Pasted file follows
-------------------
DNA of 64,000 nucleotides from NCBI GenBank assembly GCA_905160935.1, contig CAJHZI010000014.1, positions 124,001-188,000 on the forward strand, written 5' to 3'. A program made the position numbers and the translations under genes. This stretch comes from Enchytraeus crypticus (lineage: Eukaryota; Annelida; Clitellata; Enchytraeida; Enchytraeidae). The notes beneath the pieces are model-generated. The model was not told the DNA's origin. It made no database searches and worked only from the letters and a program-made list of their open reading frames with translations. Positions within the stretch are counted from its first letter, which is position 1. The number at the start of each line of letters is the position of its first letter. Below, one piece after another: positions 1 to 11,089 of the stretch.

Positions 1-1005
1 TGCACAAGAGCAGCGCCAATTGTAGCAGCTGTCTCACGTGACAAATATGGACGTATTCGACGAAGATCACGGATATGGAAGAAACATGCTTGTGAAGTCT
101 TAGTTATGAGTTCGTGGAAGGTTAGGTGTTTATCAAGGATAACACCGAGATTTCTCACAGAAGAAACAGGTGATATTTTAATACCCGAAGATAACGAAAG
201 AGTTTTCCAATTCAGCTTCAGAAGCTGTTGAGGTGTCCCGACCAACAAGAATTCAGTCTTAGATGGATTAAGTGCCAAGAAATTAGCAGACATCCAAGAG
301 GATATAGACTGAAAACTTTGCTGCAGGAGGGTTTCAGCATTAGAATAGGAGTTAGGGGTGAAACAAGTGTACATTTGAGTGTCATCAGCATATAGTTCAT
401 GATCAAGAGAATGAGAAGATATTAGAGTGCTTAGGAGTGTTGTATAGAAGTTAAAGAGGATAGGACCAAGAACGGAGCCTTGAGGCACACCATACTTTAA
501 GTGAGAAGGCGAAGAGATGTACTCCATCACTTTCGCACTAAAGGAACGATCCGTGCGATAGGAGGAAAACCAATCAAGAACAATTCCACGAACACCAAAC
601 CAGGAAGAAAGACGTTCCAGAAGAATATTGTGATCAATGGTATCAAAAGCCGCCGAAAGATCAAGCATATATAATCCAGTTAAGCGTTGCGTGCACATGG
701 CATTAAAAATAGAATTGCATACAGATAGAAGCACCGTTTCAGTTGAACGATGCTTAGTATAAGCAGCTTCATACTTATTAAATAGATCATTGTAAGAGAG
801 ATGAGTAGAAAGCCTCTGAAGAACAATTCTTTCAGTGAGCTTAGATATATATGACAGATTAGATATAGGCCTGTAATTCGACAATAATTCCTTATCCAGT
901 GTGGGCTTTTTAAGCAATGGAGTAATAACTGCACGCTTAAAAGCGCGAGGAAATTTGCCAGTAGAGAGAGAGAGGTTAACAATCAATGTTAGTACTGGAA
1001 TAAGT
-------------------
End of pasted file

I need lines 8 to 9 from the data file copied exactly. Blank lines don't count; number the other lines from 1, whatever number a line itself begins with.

501 GTGAGAAGGCGAAGAGATGTACTCCATCACTTTCGCACTAAAGGAACGATCCGTGCGATAGGAGGAAAACCAATCAAGAACAATTCCACGAACACCAAAC
601 CAGGAAGAAAGACGTTCCAGAAGAATATTGTGATCAATGGTATCAAAAGCCGCCGAAAGATCAAGCATATATAATCCAGTTAAGCGTTGCGTGCACATGG